The shadow of partisan politics has always existed underfoot, though never to much success. No territorial candidate who publicly claimed a party affiliation has ever won, and plenty have tried. The Western Arctic NDP ran several candidates in 1999 and 2003. A group of Yellowknife business leaders also tried—and failed—to found a right-learning party in 2003. An aborted plan to run a slate of Liberal candidates for the 2015 territorial election ended with Testart, former president of the NWT Liberal Association, dropping out of the federal election to run for MLA in Kam Lake.

Frankly, it’s a Yellowknife concern, says Cory Vanthuyne. The MLA for Yellowknife North says the people in NWT’s smaller communities are proud of consensus government. If anything, he adds, the rest of Canada should take a page from the North. Regular members put forward 25 amendments on the territory’s last mandate. Collaboration like that doesn’t happen down south, even within parties. Ask Jody Wilson- Raybould and Jane Philpott about it.

“One only has to go look at the news on a nightly basis to see the divisiveness that party politics is creating,” says Vanthuyne.

But consensus isn’t all sunshine and roses. As Mercer notes in a 2015 paper, “Insults have been uttered, coffee cups have been thrown.” The GNWT almost fell in 2009 when former premier Floyd Roland faced a non-confidence vote after a secret affair with a legislative clerk. The current 18th Assembly has had three non-confidence votes levied against members (none succeeded).

Don Jaque has watched this debate rage for 40 years as publisher of Fort Smith’s now-defunct Northern Journal. Recently, Jaque (who’s also an Up Here Business columnist) wrote an opinion piece for Northern News Service Ltd. attacking NWT Premier Bob McLeod’s pancake photo-op at the Calgary Stampede. [Note: Jaque announced his own candidacy for MLA two weeks after being interviewed for this article. Up Here had no advanced knowledge he was planning to run.]

Flanked by Conservative premiers from across Canada, McLeod spoke out against the Trudeau government’s carbon tax. He was offering his own partisan opinions, but acting in the role of NWT’s premier. Kevin O’Reilly, MLA for Frame Lake, told the Legislative Assembly that McLeod’s actions “came as a total surprise” and were a significant breach of consensus protocols. McLeod brushed aside those remarks.

“Here we have a democracy where the government pretty much does what it wants and the ministers are governed by the democracy and the people don’t know about it because they’re not involved,” says Jaque. “It’s kind of a closed box and it’s troubling.”

Even so, Jaque still believes in consensus government. Partisan politics wouldn’t work with the NWT’s small population and isn’t keeping with Dene tradition, he says. Consensus government has lots of potential. It’s just the way the NWT applies it that’s lacking.

For starters, the public should have a vote in who gets to be premier, says Jaque. Vanthuyne, previously a two-term city councilor for Yellowknife, would also like to see the NWT’s budget process moved out from in-camera meetings and into public debate. Testart wants regular members to establish their own caucus rules.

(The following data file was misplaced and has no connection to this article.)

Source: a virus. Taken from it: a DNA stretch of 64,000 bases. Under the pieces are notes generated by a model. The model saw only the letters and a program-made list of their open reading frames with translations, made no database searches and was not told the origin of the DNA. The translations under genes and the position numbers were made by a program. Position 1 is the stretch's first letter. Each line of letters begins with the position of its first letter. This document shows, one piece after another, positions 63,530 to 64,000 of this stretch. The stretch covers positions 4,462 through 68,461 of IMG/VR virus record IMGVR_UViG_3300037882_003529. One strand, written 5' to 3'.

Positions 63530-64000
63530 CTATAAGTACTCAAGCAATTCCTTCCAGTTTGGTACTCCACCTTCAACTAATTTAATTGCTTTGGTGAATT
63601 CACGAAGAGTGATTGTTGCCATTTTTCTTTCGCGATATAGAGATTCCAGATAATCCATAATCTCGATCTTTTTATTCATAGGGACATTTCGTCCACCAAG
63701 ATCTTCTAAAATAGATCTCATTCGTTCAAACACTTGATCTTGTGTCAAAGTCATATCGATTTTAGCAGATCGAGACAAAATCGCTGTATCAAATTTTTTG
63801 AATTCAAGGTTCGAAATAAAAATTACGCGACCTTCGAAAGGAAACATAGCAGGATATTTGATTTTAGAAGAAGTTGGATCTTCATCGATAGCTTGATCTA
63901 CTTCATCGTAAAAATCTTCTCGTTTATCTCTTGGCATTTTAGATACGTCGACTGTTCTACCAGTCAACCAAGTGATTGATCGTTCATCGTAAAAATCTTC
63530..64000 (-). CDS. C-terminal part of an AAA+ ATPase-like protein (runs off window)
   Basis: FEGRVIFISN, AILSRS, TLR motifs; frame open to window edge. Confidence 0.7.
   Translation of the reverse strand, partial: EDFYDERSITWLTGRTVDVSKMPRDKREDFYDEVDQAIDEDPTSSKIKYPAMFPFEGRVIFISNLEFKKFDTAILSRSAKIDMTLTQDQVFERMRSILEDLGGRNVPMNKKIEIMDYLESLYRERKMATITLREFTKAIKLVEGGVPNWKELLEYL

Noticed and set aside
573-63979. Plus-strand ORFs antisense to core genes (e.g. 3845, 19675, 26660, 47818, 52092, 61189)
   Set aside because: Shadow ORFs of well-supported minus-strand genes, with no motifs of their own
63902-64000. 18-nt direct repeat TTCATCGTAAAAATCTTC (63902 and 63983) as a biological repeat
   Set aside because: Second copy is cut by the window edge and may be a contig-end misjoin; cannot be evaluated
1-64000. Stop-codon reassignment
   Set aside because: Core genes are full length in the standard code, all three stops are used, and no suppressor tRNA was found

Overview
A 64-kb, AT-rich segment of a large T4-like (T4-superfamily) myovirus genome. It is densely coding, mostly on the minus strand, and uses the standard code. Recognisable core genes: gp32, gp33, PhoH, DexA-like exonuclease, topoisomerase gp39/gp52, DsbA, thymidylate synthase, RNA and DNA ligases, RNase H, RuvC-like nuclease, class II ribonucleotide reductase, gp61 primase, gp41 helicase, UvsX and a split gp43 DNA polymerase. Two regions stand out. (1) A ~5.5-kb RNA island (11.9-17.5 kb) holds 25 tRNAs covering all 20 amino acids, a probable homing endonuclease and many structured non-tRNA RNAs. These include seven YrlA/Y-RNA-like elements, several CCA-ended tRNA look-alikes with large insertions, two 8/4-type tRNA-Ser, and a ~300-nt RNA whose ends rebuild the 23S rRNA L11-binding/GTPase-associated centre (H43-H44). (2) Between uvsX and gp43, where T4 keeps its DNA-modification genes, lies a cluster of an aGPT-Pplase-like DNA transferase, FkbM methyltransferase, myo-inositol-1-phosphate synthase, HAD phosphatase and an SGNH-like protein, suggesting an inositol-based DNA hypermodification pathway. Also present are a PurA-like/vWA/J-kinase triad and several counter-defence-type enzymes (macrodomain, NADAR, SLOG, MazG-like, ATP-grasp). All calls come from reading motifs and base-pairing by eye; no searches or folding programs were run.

It’s a conversation all three territories are having. Former Nunavut premier and Aggu MLA Paul Quassa recently called for direct elections to determine that territory’s premiership. The newly-appointed Yukon Electoral Reform Commission (YERC), meanwhile, will spend the next several months researching how to improve a government system that’s been partisan for 40 years.

“There’s that saying that democracy dies in darkness,” says YERC chair Jessica Lott Thompson. “Shining a light on our democratic systems and asking hard questions about why they work the way they do is a sign of a really healthy democracy.”

Mercer believes NWT can make smaller changes to course-correct the current system, rather than the “fairly irreversible decision” to bring in political parties.

But if partisan politics comes with risks, it also brings opportunity. Parties can spell out a vision for government before the election and communicate it effectively. Voters can judge a sitting government on those promises once elected, and opposition parties can hold a government’s feet to the fire. Governing parties can also use their power to pass unpopular but necessary legislation. The GST is a perfect example, says Mercer. Universally hated at the time of its introduction by the Mulroney government in 1991, now there is “no credible academic or student of policy who would say that was not the right policy for Canada.”

The machinery of a party is also useful in developing and backing new political voices. Most independent candidates tend to be older men with a career to their name, money in their bank accounts and community popularity subsidizing their campaign. It’s worth noting there are only two women MLAs in the territory right now; one fewer than the all-time record of three.

Both systems have their benefits. Ultimately, it’s about what works best for the people of the Northwest Territories. Ironically, political reform could be more likely in a consensus system than under partisan politics. The territory’s history shows a slow but steady progression of electoral changes. Parties, in contrast, can promise sweeping overhauls but—as the Trudeau government has shown—there’s no guarantee that electoral reform will be enacted.

“There are a lot of really smart, politically astute people in the NWT,” says Jaque. “We can figure this out on our own, but we need to get together and talk about it.”

Nothing is stopping the conversation but the consensus needed to make it happen.